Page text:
NR: "...something of a victory for Muqtada."

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Michael is back in Baghdad, and reports this morning on the latest ceasefire declaration from Muqtada al-Sadr. Although it was touted as a win for Prime Minister Maliki, the real winner is Muqtada -- who has not been forced to disband his militia (thereby keeping his power base) and is positioned to make serious political inroads for the October elections -- and, of course, Iran.

TJ HOLMES: Well, time to shift the focus to another story developing in the Middle East. This morning, the Iraqi government is confirming a cease-fire between the troops and militia fighters loyal to anti-American cleric Muqtada al-Sadr. For weeks, they've been battling in Baghdad's Sadr City.

And CNN's Michael Ware is in the Iraqi capital with the latest for us.

Michael, thank you for being here. Good to see you.

Al-Sadr has maybe a job on his hands. As powerful as he may be, you know, this Mehdi army of his, not everybody in that Mehdi army is still operating as one cohesive unit under his command. Some of them have branched out.

How can he really rein them in now?

MICHAEL WARE, CNN CORRESPONDENT: Well, T.J., this is going to be a great question. I mean, as you say, we've seen more than six weeks of fighting in and around Sadr City, which is part of the capital of about two million people. And in this fighting between U.S. and Iraqi forces and the Mehdi army militia of Muqtada al-Sadr, hundreds and hundreds of people have died.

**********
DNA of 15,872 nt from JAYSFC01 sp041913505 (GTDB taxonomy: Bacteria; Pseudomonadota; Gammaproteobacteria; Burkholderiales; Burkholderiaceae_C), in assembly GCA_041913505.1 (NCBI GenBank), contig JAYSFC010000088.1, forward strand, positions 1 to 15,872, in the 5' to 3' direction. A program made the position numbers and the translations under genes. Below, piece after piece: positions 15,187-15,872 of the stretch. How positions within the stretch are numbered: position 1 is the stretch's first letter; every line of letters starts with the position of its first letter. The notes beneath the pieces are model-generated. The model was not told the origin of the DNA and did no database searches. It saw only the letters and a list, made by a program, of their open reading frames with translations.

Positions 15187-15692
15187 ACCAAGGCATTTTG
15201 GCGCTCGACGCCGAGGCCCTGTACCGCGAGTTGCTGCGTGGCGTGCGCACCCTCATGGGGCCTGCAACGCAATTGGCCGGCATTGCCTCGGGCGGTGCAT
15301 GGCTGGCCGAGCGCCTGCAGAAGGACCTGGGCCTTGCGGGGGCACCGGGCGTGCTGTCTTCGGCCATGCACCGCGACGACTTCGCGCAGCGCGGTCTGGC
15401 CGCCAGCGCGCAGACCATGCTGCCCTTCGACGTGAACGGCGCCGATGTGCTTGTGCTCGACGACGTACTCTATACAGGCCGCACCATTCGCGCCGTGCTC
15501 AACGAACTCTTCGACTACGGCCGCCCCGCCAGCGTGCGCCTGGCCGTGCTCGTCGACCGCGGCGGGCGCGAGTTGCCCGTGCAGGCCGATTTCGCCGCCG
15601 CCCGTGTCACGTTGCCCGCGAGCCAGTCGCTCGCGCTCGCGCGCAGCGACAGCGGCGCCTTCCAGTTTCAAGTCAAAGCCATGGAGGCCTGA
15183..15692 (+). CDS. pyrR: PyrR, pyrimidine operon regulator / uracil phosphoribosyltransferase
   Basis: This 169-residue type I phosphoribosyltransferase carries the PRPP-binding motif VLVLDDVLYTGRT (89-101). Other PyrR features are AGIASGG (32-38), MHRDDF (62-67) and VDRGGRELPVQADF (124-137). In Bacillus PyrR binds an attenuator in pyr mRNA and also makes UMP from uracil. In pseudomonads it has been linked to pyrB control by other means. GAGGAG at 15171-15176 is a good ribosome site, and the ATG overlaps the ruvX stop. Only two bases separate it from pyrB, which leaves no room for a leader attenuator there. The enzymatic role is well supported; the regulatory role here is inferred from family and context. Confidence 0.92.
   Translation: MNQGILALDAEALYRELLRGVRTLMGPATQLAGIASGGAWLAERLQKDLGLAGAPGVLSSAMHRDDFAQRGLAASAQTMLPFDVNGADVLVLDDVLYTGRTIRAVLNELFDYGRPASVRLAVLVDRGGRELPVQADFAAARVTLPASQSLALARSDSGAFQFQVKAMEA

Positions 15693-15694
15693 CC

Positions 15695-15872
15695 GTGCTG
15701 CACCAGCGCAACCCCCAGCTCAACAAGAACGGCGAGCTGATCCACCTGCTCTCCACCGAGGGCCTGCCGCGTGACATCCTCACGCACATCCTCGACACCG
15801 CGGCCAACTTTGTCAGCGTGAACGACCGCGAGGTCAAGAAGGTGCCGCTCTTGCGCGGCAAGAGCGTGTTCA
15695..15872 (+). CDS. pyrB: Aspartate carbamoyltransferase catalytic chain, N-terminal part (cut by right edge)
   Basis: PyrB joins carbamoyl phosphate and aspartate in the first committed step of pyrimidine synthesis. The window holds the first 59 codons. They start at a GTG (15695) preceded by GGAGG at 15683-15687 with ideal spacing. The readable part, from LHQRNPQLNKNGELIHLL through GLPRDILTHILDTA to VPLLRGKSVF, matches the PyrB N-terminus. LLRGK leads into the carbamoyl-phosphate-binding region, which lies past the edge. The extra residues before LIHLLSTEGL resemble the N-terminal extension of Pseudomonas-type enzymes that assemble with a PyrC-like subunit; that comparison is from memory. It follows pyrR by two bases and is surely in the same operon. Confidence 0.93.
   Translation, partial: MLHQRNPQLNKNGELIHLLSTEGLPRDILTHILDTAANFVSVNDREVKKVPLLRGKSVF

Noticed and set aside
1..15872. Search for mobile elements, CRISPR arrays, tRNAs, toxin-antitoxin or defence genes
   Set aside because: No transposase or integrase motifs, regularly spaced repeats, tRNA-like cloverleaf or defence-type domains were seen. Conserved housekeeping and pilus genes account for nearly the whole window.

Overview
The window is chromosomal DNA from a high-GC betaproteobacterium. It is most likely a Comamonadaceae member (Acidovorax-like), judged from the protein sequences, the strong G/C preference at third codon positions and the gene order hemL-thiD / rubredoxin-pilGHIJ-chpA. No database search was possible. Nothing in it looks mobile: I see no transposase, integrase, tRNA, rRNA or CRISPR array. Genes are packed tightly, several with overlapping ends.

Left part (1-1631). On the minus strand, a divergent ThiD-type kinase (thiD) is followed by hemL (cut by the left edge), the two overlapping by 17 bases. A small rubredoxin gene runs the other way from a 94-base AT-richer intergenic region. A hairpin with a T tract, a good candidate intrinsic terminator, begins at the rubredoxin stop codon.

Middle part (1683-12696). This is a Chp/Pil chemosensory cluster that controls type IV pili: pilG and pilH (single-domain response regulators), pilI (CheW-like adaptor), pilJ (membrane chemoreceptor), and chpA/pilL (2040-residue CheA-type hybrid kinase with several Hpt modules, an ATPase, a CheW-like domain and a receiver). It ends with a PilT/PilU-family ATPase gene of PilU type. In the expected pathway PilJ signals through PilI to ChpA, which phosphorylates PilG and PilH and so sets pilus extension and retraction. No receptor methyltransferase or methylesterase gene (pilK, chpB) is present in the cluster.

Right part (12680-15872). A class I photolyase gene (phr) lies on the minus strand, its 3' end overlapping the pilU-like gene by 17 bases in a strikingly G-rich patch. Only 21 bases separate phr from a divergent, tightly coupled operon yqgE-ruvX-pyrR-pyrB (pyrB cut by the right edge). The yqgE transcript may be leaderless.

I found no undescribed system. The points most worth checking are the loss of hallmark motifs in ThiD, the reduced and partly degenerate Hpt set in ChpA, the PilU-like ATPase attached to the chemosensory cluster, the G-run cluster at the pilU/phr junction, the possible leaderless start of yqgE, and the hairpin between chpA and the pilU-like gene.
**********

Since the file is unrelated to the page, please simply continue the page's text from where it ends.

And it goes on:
So what we now have is statements from the government spokesman and from the Mehdi army spokesman saying that an agreement is in place. And it's now hoped that a cease-fire will take effect sometime tonight or tomorrow morning, Sunday, local time.

Now, one of the things that we've seen during this conflict over these six weeks or so is that the various branches of Muqtada's militia, which as you say had been fracturing and breaking up, had been infiltrated by rogue criminal groups at the lower level, and whose hard liners had been cleaved aside and recruited by Iran and sent back to Iraq to attack mainly U.S. forces, have all come together. So the main body which has remained loyal to Muqtada throughout has since been receiving assistance from these other elements, particularly the Special Groups trained by Iran. And we saw them blend and fuse as one.

This may have helped consolidate some of the Iranian power, it may not. But certainly this, in many ways, might be viewed as something of a victory for Muqtada because his militia does not have to disband -- T.J.

HOLMES: Does not have to disband. We're not sure if they will disarm. But you're right, a tricky situation as always there in Baghdad.

Michael Ware, we always appreciate the updates from you. We'll be checking in with you again later. Thanks so much.